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  • Check the settings when installing SQL Server

    Next, next, next, next, next... you know the drill. Except that when installing SQL, it’s simply not good enough. The defaults might not work for you, and that makes this post qualify for this month’s T-SQL Tuesday, hosted by Andy Yun (@sqlbek). Most things are fine, but there is one page which you really shouldn’t ignore. And it’s not even ...
    Posted to Rob Farley (Weblog) by rob_farley on July 13, 2015
  • Monitoring skew in PDW

    When you have data stored across several servers, skew becomes very significant. In SQL Server Parallel Data Warehouse (PDW), part of the Analytics Platform System (APS), data is stored in one of two ways – distributed or replicated. Replicated data is copied in full across every compute node (those servers which actually store user data), while ...
    Posted to Rob Farley (Weblog) by rob_farley on May 11, 2015
  • SHOWPLAN permission denied even if the database isn’t actually used

    To view a query plan, you need SHOWPLAN permission on the database level at least. You have this if you have CONTROL DATABASE, or CONTROL SERVER, or if you have ALTER TRACE at the instance level. I know this last one because it’s mentioned in Books Online on the ‘Database Permissions’ page, not because it’s particularly intuitive. As a ...
    Posted to Rob Farley (Weblog) by rob_farley on April 14, 2015
  • Tuning Parallel Data Warehouse Queries

    Performance tuning in regular SQL Server can be addressed in a number of ways. This can involve looking at what’s going on with the disk configuration, the memory configuration, the wait stats, the parallelism settings, indexing, and so much more. But if you have a Parallel Data Warehouse (PDW) environment, then there are a lot of things that are ...
    Posted to Rob Farley (Weblog) by rob_farley on March 9, 2015
  • SQL Injection – the golden rule

    The problem with SQL Injection is that most people don’t realise the fundamental concept which makes SQL Injection vulnerability not only easy to spot, but also easy to prevent. And it’s the thing that SQL Injection has in common with countless other hacking mechanisms that have been around since the early days of computing. The simple truth is ...
    Posted to Rob Farley (Weblog) by rob_farley on February 9, 2015
  • Will 2015 be a big year for the SQL community?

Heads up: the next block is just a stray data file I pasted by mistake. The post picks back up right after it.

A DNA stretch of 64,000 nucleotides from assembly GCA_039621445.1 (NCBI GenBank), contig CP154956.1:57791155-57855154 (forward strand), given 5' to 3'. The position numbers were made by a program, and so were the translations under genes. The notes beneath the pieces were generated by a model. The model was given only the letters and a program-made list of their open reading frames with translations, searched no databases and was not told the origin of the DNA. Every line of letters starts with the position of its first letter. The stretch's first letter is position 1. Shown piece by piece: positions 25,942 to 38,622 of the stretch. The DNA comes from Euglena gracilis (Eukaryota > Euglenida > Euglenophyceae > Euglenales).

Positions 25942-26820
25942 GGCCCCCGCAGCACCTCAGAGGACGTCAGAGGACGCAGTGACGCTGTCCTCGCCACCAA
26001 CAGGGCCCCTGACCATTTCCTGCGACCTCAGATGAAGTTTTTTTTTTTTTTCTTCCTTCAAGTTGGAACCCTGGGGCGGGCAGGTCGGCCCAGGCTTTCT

In Australia, almost certainly yes. Australia recently saw two Azure data centres open, meaning that customers can now consider hosting data in Azure without worrying about it going overseas. Whether you’re considering SQL Database or having an Azure VM with SQL on it, the story has vastly improved here in Australia, and conversations will go ...
    Posted to Rob Farley (Weblog) by rob_farley on December 8, 2014
  • Learning through others

    This PASS Summit was a different experience for me – I wasn’t speaking. I’ve presented at three of the five PASS Summits I’ve been to, where the previous one I’d not spoken at was 2012, while I was a PASS Director (and had been told I shouldn’t submit talks – advice that I’d ignored in 2013). I have to admit that I really missed presenting, both ...
    Posted to Rob Farley (Weblog) by rob_farley on November 11, 2014
  • T-SQL Tuesday #59: My Hero!

    This month's edition of T-SQL Tuesday is being hosted by Tracy McKibben (T|B). I was challenged by Aaron Bertrand (T|B) to participate in this T-SQL Tuesday. I instantly knew what and who I wanted to write about, but my schedule being what it is prevented me from writing the blog entry until straight up at midnight. (Originally ...
    Posted to Kevin Kline (Weblog) by KKline on October 15, 2014
  • T-SQL Tuesday #56 : Assumptions

    This month's T-SQL Tuesday is about assumptions in SQL Server. Over on our new consolidated team blog at SQL Sentry, I discuss the following assumptions I come across with relative frequency: Case will always short circuit A seek is better than a scan, always A query without ORDER BY will always order by _________ SQL Server's defaults are ...
    Posted to Aaron Bertrand (Weblog) by AaronBertrand on July 8, 2014
  • SSIS Lookup transformation in T-SQL

    There is no equivalent to the SSIS Lookup transformation in T-SQL – but there is a workaround if you’re careful. The big issue that you face is about the number of rows that you connect to in the Lookup. SQL Books Online (BOL) says: If there is no matching entry in the reference dataset, no join occurs. By default, the Lookup transformation ...
    Posted to Rob Farley (Weblog) by rob_farley on July 8, 2014
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